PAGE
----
The Big Question: Claire Messud believes the semi-colon allows writers to reflect the complexity of life's experience
From INTELLIGENT LIFE magazine, March/April 2014
Among the many different kinds of people in the world, there is one in every family who packs the station wagon when going on holiday. Sometimes there are two, which can lead to conflict. In my family, unless my brother-in-law is in town, there’s just me. If I say so myself, I’m a mean packer. The aim is not to waste a single square inch of space, to fit in absolutely everything that makes a holiday fulfilling and successful (including tennis rackets, back issues of the TLS, extra beach towels and dogs), while still ensuring that the driver can see out of the back window. If you renounce this last, packing is much easier, of course; but then, as I see it, you’ve failed.
So, too, among the many different kinds of writer in the world, there are those of us who see the sentence as rather like a station wagon. In compiling the sentence, efficacy—or, more precisely, precision—is important; capacity is important; and clarity is important. This kind of writer, at least, doesn’t think in little stoppered declarative sentences. It isn’t like that. Not really ever. Perhaps for some people. But not for us. For those of us whose thoughts digress; for whom unexpected juxtapositions are exhilarating rather than tiresome; who aim, if always inadequately, to convey life’s experience in some semblance of its complexity—for such writers, the semi-colon is invaluable.
Many have complained of it (Kurt Vonnegut perhaps most famously); others (such as the Jameses, both Henry and William) have embraced it. Arguably, many of us don’t know how to use it. But if you think of this punctuation mark in musical terms, as a crotchet rest, then you may better understand its particular usefulness. A full stop is a minim rest, time enough for a full breath, in and out, whereas the semi-colon affords a briefer pause, a pause for emphasis, or for clarity, or just to get your thoughts together.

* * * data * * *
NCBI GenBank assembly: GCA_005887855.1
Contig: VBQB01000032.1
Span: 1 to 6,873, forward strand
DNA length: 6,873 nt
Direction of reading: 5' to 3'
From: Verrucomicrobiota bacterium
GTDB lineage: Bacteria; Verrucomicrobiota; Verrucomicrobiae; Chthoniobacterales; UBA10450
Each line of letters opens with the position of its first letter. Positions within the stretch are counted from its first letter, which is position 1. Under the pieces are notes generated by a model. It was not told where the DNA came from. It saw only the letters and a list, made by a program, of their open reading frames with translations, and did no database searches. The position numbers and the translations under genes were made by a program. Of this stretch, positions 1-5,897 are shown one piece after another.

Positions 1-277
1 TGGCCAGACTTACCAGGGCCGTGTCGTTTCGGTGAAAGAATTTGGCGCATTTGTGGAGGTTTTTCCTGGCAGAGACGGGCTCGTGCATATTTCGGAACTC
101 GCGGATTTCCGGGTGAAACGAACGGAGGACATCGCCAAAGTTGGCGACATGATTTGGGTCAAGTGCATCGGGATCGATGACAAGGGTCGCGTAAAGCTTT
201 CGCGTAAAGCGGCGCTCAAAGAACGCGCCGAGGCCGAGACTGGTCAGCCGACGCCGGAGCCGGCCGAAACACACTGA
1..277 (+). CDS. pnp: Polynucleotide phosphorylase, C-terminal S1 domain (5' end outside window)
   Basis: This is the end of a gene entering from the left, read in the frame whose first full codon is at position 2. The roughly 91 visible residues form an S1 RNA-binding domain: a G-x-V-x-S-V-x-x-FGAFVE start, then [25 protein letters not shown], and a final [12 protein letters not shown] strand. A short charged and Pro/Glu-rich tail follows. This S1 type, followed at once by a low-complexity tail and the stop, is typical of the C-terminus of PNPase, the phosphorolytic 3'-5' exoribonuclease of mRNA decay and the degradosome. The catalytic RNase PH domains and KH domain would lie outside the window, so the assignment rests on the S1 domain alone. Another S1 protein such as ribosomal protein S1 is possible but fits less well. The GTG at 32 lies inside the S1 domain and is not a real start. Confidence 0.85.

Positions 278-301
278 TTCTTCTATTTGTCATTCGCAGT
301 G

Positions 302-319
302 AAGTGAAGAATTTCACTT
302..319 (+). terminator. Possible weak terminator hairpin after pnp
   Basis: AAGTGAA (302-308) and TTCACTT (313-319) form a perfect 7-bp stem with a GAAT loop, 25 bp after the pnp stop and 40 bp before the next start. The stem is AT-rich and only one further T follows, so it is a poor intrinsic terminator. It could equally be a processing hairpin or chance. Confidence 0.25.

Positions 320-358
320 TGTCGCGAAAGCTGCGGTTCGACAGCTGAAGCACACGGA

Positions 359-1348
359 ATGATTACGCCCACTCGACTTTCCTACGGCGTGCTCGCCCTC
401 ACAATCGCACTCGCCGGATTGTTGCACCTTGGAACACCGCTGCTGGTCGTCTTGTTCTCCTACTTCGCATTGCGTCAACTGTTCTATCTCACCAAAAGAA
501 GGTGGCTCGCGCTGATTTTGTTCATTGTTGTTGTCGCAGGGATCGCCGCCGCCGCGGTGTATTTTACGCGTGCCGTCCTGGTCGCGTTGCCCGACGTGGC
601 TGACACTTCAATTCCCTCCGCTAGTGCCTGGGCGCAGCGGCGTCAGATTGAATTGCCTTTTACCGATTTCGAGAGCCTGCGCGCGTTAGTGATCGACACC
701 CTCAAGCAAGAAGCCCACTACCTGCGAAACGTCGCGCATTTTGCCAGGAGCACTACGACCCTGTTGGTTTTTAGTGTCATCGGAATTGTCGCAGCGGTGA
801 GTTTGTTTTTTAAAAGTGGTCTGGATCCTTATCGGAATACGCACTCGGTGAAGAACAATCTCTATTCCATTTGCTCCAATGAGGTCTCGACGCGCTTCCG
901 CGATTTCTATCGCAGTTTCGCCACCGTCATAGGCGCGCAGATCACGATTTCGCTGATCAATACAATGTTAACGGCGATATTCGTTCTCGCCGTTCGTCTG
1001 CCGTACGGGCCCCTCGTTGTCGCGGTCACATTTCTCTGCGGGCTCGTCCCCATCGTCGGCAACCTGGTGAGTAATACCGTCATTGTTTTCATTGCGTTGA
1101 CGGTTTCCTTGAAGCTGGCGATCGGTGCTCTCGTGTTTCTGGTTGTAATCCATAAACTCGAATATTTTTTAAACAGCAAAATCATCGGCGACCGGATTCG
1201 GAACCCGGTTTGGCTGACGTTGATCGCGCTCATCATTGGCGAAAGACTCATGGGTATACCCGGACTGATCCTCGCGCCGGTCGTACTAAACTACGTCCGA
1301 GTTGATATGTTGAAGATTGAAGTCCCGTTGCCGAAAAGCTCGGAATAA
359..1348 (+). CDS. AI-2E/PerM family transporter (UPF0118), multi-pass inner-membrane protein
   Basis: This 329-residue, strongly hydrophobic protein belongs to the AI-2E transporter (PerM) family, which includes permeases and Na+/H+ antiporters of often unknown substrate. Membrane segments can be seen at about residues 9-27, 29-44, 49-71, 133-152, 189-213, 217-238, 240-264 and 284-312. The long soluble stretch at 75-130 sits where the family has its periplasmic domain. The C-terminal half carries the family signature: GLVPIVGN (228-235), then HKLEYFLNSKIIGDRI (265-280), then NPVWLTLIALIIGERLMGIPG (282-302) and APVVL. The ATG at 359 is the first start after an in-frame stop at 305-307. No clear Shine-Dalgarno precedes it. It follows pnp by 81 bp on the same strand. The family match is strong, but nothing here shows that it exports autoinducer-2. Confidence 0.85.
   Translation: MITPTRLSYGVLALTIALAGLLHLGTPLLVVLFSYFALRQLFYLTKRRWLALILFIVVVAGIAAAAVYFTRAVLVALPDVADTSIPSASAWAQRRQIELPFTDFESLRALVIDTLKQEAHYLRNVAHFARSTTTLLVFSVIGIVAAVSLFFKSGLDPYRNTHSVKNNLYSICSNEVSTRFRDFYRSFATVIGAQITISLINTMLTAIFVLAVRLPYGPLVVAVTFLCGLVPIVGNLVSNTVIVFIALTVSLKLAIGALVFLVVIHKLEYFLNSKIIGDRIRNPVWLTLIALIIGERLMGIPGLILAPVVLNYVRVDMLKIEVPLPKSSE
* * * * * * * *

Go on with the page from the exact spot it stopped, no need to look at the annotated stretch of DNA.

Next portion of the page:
Vonnegut complained that semi-colons were “transvestite hermaphrodites representing absolutely nothing”; but the blinkered flippancy of his comment is of course absurd. Whatever else you might say about transvestite hermaphrodites, you couldn’t say they represent nothing (besides, how could there be such a thing? A hermaphrodite could never be a transvestite). So, too, with the semi-colon: its subtlety may please only a minority, but for those of us who see the point—the semi-point—nothing else will do.
What is the best punctuation mark? Vote here in our online poll.
See also: Rosie Blau on punctuation—a very short history; Johnny Grimond thinks the comma is unmatched; Ali Smith marvels at the ampersand; Julian Barnes makes a plea for the exclamation mark; Norah Perkins loves the dash and Kassia St Clair favours the ellipsis
Claire Messud has taught literature and creative writing at Kenyon College and Johns Hopkins. She is the author of "The Woman Upstairs"